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Dubray Review

Meet Primrose Leary, aged 16, post-Junior Cert and ready for summer. No longer obsessed with putting moustaches on babies (as she was aged 12, in Prim Improper) or with a never-ending glossary of unusual words (as she was aged 14, in Improper Order), Prim is now facing impending adulthood (ish!) without the company of her beloved rat, Roderick, or her best friend, Joel. But hilarity is never far from Prim’s life, whether in the form of her own mishaps or of those around her – or when the Big Things in life can no longer be avoided.

- Helen Corcoran, Grafton Street

 

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Tommy is more than just the new boy at school: he's the new boy who wears a different balaclava to school each day. As a result, no one has ever seen his face or knows exactly what he looks like – or even why he wears the balaclavas. It doesn't take long for the students of Grade Four to claim they know the real reason but their sometimes sneaky attempts to find out why take a back seat once the Grade Five bullies finally notice Tommy. His classmates soon come to understand that it's not really that important why Tommy wears the balaclava. However, none of them are prepared for what they hear once Tommy tells them the truth!

Balaclava Boy successfully deals with serious topics like fitting in, bullying and deciding not to follow the crowd, and does so both with humour and without preaching. It's brilliant for readers aged 7 and up.

- Helen Corcoran, Grafton Street

|The girls of The School have been perfectly designed to become the breeding companions of the boys known as The Inheritants – if they are lucky. Otherwise, they are destined to become concubines or consigned to banishment Underground. To them, beauty is everything, so much so that both their breeding and obsessive attention to perfection has left little room for diversity. Now sixteen, Frieda embarks on a tense and competitive final year as she and her classmates approach the Ceremony in which their fates will be decided. Looks are everything, difference is feared and competitive pressure dominates the lives of young women. There is an eerie familiarity about Frieda’s world but this is not simply a satire on the more disturbing elements of our own culture; it is a fantastic debut that is sure to keep you glued until the final page.

- Josie Van Embden, Dun Laoghaire
|‘If you go back and look at your life, there are certain scenes, acts, or maybe just incidents on which everything that follows seems to depend.’ For Adele, going to college is a release – from her working class Liverpool background and from her reckless father and stifling mother. It is a chance to reinvent herself and to embrace her intelligence. She forms friendships with others just like her, desperate to shed their awkward teenage selves, to become mysterious, glamorous and sexually ambiguous adults. Forty years later, Adele looks back on her twentieth birthday party, when everything in her life changed, searching for answers to questions that have haunted her for four decades. Linda Grant has deftly captured the intensity of hastily-formed college relationships, those friends that we cling to out of loneliness and necessity, that can sometimes shape our whole lives.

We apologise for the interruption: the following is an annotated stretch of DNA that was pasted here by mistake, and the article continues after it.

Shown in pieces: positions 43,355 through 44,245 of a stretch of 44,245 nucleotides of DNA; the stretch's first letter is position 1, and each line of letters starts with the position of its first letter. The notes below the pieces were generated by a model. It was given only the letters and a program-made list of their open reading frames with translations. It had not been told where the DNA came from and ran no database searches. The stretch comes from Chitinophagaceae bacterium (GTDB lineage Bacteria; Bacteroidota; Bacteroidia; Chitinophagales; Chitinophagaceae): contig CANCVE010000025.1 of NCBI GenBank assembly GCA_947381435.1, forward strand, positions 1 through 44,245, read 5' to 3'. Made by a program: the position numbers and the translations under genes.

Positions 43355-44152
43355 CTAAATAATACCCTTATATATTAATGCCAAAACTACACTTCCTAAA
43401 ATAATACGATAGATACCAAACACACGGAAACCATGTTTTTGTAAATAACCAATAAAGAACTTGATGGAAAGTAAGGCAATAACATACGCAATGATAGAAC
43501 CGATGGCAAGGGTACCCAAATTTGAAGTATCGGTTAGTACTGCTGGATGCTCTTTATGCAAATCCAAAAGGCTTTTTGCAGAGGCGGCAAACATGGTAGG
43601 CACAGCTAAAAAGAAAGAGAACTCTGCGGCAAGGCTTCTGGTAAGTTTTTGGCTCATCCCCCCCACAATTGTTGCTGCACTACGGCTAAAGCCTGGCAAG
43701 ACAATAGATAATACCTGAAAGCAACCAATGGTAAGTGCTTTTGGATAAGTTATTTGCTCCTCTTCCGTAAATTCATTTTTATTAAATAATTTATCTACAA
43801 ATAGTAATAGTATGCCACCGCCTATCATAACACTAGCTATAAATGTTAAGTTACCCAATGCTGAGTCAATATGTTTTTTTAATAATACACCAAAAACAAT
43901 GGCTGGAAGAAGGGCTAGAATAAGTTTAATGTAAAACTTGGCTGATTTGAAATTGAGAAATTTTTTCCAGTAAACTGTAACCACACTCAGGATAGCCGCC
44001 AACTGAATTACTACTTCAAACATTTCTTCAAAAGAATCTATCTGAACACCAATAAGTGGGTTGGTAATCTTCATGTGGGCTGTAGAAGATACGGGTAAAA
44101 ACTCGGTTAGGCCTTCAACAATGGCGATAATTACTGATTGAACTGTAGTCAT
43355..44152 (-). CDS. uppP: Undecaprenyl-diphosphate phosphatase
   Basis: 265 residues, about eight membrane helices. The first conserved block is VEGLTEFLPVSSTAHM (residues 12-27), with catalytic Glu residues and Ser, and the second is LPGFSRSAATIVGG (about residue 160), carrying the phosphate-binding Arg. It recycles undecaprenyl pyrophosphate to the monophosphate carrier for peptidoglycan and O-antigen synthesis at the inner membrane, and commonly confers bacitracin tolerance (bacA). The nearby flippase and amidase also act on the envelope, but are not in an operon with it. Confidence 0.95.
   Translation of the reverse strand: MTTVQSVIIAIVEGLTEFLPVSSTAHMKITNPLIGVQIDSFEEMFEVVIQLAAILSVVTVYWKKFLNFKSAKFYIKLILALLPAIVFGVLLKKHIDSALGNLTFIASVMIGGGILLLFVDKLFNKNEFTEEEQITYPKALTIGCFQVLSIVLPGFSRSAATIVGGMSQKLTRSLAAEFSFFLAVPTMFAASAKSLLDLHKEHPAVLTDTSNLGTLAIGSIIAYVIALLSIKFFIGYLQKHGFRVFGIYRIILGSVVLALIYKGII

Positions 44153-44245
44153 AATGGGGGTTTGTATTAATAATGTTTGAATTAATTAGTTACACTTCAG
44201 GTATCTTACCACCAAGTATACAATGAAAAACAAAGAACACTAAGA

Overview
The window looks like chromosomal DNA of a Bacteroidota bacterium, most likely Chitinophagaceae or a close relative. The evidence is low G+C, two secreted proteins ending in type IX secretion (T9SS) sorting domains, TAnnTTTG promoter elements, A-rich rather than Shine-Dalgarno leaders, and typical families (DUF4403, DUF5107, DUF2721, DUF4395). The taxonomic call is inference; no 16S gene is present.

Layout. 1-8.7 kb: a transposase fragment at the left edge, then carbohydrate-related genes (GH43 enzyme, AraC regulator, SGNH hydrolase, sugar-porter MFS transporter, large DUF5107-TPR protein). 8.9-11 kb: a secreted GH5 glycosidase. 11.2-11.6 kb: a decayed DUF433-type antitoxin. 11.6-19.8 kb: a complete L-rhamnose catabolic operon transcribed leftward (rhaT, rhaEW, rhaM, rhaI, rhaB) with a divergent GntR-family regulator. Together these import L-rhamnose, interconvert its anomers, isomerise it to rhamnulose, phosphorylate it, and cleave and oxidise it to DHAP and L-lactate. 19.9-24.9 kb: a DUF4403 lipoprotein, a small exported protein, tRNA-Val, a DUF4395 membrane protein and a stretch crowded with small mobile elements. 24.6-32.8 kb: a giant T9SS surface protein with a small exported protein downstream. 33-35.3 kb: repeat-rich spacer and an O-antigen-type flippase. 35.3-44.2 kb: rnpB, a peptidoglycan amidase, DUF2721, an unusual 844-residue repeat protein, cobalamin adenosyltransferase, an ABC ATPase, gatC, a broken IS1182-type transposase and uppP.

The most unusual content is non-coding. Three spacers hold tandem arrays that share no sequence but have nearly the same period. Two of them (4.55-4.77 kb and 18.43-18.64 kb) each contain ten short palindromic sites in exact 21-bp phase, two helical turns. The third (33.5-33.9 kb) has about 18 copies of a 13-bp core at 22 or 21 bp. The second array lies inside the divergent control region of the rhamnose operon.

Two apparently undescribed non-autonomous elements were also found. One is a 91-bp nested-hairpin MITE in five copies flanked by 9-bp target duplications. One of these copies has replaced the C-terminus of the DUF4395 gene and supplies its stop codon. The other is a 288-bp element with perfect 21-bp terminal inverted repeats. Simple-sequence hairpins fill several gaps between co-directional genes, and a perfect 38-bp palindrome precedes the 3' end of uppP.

- Anita Power, Kilkenny
|Casi is the son of Columbian immigrants, a hotshot public defender who has never lost a trial and is the most entertaining and memorable character you'll meet this summer. Entrenched in America's War on Drugs, Casi’s commitment to morality sees him champion liars, criminals and menaces to society. He finds himself unravelling when his friend Dane, a maverick attorney obsessed with perfection, puts forth the makings of a flawless heist. The novel's title refers to the dense core of a black hole, reflecting Casi’s descent into a world in which right and wrong become indistinguishable. Featuring many humorous digressions into quantum physics and observations on how the law actually creates crime, this monster of a novel is a gripping page-turner. Ambitious, infectious and intelligent, it is sure to appeal to fans of TV series such as True Detective and The Wire.

- Saskia Vermeulen, Bray
|Marriage to Johannes Brandt is an escape to Amsterdam for Nella from her own quiet village but she hasn't reckoned on her husband’s domineering sister, the tight-knit closeness of the household servants, or on Johannes’ constant avoidance of her in private. The biggest insult comes when Johannes presents her with a miniature cabinet of their house, which Nella considers an unsuitable gift for a wife. She makes the best of things and hires a Miniaturist to furnish the cabinet but the Miniaturist's replicas are eerily similar to reality and Nella fears that whatever secrets the house might hold will have fatal consequences. Jessie Burton has written a stunning novel, lavish and atmospheric, set in a period of Dutch history when Amsterdam, though still a jewel of trade and commerce, possessed a rotten core of religious hypocrisy and judgemental superiority.

- Helen Corcoran. Grafton Street
|On her first day working for a prestigious New York literary agency, Joanna is given The Talk about ‘Jerry’ by her boss. She must never give out his address or phone number, never engage him in conversation, never talk to him about writing. Nodding in agreement, it is only on exiting the office that she notices the walls are exclusively lined with editions of J.D. Salinger’s books – ‘Jerry’ Salinger is the agency’s only client. Joanna answers the many fan letters sent to Salinger and, because they feel so intimate, she chooses to send more personalised replies than the form letter she’s given. This book captures vividly the reality of being a young woman in 1990s New York: passionate about the world of books, searching for direction and struggling to reconcile the competing claims of desire, love and family.

- Karina Clifford, Rathmines
|Born in 1800 to parents eminent in the world of science, Alma Whittaker's experience of childhood is unusual. Her ruthlessly successful father and her severe mother regard her as a vessel in which to pour their considerable store of scientific wisdom and, consequently, Alma develops a formidable intellect and an insatiable curiosity about the natural world. Her life expands beyond the confines of her childhood home when finally she lifts her head from her beloved plants to notice the wider world. The Signature of All Things is peopled with striking characters – mad scientists, missionaries, abolitionists and sea captains – all memorable characters but none as unforgettable as Alma herself. This is a big book full of big themes such as botany, exploration and desire. Elizabeth Gilbert has accomplished something extraordinary with this clever, funny and exuberant story. I can't praise it highly enough.